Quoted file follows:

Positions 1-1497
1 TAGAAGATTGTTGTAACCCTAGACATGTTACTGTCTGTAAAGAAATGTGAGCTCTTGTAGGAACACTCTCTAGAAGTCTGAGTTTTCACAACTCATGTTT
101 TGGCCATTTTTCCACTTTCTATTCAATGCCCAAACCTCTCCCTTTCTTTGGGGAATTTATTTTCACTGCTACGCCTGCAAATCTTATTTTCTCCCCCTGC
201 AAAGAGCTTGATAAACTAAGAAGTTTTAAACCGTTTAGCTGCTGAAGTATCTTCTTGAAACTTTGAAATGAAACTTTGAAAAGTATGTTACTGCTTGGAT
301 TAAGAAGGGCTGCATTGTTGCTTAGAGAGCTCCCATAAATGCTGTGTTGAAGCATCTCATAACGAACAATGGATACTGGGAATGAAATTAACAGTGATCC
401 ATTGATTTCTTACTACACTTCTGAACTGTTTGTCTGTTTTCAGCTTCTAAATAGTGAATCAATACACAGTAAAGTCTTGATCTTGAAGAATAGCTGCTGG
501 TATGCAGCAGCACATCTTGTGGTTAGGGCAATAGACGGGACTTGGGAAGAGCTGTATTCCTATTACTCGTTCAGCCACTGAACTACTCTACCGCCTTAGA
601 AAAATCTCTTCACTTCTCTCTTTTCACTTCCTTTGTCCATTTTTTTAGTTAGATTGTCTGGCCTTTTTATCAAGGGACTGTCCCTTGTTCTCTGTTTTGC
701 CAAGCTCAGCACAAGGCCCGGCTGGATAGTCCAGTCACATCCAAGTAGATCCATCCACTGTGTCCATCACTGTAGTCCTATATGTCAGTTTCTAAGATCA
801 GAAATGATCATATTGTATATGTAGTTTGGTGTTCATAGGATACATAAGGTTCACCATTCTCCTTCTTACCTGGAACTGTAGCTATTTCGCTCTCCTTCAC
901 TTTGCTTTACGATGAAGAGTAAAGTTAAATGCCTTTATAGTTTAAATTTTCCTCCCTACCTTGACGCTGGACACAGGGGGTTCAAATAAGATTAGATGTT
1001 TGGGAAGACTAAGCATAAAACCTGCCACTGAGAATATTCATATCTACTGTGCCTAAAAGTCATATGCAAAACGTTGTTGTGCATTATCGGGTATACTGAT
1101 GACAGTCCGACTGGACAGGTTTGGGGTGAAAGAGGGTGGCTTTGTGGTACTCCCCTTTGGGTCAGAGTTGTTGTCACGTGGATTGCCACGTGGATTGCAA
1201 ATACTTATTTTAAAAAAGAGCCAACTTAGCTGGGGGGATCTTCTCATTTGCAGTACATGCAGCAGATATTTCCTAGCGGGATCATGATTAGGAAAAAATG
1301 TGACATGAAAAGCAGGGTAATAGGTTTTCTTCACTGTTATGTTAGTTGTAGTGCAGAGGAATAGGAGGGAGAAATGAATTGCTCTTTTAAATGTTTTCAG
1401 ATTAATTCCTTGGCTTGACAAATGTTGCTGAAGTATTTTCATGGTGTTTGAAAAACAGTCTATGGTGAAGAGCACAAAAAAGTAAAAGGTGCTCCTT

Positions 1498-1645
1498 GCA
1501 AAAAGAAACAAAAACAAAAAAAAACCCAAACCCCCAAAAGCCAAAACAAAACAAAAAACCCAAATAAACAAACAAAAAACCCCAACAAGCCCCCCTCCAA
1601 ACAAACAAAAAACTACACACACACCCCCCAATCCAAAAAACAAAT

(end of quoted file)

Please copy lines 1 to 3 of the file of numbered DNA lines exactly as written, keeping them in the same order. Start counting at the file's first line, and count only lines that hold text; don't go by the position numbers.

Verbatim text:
Positions 1-1497
1 TAGAAGATTGTTGTAACCCTAGACATGTTACTGTCTGTAAAGAAATGTGAGCTCTTGTAGGAACACTCTCTAGAAGTCTGAGTTTTCACAACTCATGTTT
101 TGGCCATTTTTCCACTTTCTATTCAATGCCCAAACCTCTCCCTTTCTTTGGGGAATTTATTTTCACTGCTACGCCTGCAAATCTTATTTTCTCCCCCTGC